This is a very nice step-by-step manual to get and configure the Beta version of VMware Administration Portal – VCAP
I will test it now.
I first heard that the new VMware Administrator Portal (VCAP) for consolidated management of multiple VirtualCenter Servers (VC) would soon be released as a free product during VMworld 2008. True to their promise, VMware provided a technology preview version for download at the end of last week. I found out it was released when Yellow-bricks.com posted about it and then the VMTN Blog and Mike D posted about the Yellow-bricks.com update. So, I downloaded the virtual appliance and did some basic testing this weekend. Although I do not have multiple VCs or a lot of VMs to test with, the following is a summary of my notes and thoughts while setting it up.
The VC Admin Portal Technology Preview page provides the VCAP distribution options and documentation currently available for download.
I downloaded the VCAP Appliance, extracted the contents of the .zip to my notebook, and then copied the folder with the VM’s files to my VirtualCenter 2.0 server. I was able to run the appliance without any additional conversion.
This screen shot shows the VCAP VM after it is finished booting.
I followed the configuration steps straight from the Installation Guide:
Configuring and Running the Virtual Appliance
- Run the virtual appliance in VMware Player or convert into a VM using VMware Converter, or import the .ovf file using VI Client.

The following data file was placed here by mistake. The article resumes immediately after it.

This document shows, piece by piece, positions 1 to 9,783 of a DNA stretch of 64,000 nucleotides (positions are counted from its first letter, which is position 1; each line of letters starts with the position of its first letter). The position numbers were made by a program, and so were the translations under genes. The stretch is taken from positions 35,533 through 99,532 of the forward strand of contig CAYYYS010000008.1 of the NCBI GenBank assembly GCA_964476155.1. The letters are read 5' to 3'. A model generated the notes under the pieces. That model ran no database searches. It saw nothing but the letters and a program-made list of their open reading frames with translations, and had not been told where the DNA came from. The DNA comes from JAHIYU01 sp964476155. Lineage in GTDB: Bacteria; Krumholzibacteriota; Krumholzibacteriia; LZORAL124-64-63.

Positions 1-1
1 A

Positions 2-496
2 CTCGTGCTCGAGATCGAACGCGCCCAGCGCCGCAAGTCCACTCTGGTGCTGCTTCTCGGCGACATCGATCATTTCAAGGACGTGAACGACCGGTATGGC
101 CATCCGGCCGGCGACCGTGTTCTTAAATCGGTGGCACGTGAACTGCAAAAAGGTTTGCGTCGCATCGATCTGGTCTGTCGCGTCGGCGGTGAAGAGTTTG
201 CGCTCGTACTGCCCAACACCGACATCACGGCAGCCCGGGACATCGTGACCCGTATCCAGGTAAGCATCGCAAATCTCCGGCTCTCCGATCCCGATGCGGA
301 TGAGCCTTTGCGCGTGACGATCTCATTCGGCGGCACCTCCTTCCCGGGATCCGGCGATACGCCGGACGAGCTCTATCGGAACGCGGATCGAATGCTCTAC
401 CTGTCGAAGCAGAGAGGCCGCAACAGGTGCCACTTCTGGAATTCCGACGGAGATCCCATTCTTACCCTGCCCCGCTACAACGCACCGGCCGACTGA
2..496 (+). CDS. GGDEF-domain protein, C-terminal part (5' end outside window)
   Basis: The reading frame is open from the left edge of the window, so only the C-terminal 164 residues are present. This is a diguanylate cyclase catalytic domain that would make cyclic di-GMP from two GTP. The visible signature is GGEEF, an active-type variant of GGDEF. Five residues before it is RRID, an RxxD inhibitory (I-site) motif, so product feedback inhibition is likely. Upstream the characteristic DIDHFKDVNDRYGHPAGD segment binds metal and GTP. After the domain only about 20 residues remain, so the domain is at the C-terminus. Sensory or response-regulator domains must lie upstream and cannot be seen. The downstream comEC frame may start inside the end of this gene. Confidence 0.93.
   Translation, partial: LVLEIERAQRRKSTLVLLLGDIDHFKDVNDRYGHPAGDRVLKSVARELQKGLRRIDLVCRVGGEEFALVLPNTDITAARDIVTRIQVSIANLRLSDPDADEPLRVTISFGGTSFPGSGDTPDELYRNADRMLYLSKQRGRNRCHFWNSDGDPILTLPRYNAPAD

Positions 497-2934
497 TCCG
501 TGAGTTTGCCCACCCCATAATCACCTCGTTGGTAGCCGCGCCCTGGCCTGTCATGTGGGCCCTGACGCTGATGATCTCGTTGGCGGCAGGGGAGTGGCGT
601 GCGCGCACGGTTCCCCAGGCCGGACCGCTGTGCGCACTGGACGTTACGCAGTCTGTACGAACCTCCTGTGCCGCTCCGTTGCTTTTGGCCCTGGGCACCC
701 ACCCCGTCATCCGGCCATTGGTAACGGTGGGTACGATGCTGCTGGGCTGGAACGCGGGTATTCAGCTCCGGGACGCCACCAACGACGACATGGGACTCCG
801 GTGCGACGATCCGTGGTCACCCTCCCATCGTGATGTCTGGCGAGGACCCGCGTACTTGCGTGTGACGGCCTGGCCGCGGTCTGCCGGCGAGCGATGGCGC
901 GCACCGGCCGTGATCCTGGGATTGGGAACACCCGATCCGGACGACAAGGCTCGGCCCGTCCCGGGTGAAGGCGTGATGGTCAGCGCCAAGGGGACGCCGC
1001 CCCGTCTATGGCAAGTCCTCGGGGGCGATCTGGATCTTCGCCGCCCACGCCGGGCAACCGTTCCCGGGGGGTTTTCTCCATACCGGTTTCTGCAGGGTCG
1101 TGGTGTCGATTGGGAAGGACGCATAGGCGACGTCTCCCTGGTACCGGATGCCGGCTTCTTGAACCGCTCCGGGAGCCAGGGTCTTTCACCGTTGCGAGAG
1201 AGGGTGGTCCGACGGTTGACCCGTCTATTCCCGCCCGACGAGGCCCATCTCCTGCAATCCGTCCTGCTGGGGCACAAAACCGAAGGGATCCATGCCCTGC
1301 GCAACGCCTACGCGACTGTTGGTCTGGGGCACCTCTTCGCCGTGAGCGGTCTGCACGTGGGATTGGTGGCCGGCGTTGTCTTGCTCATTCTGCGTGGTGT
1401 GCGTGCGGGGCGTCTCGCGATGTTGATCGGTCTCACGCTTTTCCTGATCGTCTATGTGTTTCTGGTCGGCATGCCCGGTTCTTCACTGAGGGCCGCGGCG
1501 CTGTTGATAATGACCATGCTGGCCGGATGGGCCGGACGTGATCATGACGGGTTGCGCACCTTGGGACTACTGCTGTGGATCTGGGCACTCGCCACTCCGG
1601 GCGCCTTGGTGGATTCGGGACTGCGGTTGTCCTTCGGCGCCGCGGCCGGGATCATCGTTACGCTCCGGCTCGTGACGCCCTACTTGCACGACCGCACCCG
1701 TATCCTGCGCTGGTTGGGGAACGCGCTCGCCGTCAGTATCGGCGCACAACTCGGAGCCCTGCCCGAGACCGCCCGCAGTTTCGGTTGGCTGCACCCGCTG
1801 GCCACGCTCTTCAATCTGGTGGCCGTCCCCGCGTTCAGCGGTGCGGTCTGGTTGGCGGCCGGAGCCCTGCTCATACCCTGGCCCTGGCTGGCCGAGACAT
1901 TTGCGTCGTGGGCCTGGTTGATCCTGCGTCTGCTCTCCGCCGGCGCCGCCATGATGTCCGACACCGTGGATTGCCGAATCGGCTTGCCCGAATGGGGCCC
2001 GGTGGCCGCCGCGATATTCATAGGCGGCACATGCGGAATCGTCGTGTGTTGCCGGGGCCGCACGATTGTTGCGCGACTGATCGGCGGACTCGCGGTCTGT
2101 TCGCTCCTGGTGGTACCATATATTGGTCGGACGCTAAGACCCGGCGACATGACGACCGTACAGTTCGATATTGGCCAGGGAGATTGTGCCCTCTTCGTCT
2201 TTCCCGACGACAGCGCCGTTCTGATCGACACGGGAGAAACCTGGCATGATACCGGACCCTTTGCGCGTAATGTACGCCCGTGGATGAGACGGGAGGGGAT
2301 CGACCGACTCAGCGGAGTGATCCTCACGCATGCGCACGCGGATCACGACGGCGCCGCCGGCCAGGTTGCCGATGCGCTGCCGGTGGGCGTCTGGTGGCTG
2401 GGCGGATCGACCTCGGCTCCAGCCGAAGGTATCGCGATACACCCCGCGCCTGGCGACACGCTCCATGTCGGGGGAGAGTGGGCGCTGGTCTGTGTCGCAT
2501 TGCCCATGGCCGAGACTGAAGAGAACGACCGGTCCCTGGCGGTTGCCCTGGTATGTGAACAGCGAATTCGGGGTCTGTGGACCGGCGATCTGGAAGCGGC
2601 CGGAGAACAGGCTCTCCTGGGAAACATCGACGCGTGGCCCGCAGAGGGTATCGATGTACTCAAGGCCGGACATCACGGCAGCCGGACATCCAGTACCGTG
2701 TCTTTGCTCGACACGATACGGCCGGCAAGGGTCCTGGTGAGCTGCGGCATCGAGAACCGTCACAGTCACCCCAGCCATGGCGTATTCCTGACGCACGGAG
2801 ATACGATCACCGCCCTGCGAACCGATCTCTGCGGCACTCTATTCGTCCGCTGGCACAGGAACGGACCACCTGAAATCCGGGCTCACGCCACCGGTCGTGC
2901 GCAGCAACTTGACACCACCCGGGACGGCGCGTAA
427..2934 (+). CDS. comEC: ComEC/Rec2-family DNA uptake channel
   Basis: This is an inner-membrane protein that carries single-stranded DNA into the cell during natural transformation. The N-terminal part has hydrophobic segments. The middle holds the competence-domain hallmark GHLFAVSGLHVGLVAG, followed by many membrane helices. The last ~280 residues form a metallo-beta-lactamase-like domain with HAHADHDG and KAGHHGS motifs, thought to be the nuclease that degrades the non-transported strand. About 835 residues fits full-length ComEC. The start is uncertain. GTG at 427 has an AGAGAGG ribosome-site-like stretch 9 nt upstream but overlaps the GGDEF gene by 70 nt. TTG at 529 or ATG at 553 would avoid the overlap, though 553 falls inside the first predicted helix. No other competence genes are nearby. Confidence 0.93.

- Login to the appliance using root/vmware as the default username and password.
- Open /usr/share/vcap/tomcat6/webapps/vcap/config.xml, and enter the name of the vCenter Servers you would like to connect to within the <name></name> fields. Ensure that you have “/sdk” appended to the vCenter Server name.
- Connect from the browser using the following URL – http://<ipaddress of appliance>. The appliance is configured to use port 80.
After changing the config.xml file for my single VC server per step 3 above I was ready to open the VCAP interface from a web browser by going to http:// [VCAP IP ADDRESS]. My first attempt to log on stalled in both Firefox and IE6, but I rebooted the VCAP appliance so the new config.xml settings would take effect and then was able to log in without issue.
Note that the https://[VCAP IP ADDRESS]:5480 URL is a VM configuration page for changing the appliance ip address, rebooting, or shutting down the VCAP VM. I know it’s just a technology preview right now, but it would be a good feature to be able to add, remove and edit your VC servers in the future from this interface too. While I am making suggestions, it would be nice to have the option to restart the appropriate services after adding the VC servers as well.
The VCAP VM is actually a proxy for authenticating to the VC Servers, so you need to log on as an account with permissions in VirtualCenter and not the appliance’s root account.
Once you log on the interface is intuitive and easy to navigate.
The VCAP appears to be a great tool for monitoring a VMware infrastructure. My initial impression is that it is perfect for a Network Operations Center or a Help Desk where it can provide a single pane of glass for a complex and distributed topology. The web interface eliminates the need to distribute the VI Client to multiple desktops and provides a centralized way to monitor alarms without flooding your mailbox with SMTP alerts. In some cases the VCAP could probably be an excellent alternative to installing SNMP agents on ESX hosts.
I expected to be able to perform common VirtualCenter administrative tasks from the VCAP, but there is only reporting available today. I’m not sure if I have a wrong expectation or if this ability will be added later. Hopefully the latter is the case. There is some basic management at the virtual machine level. You can filter by a few predefined fields, and once you find the VM you are seeking you can change the power state or use the remote console to connect (if you already have the VI Client installed on the computer you are browsing with).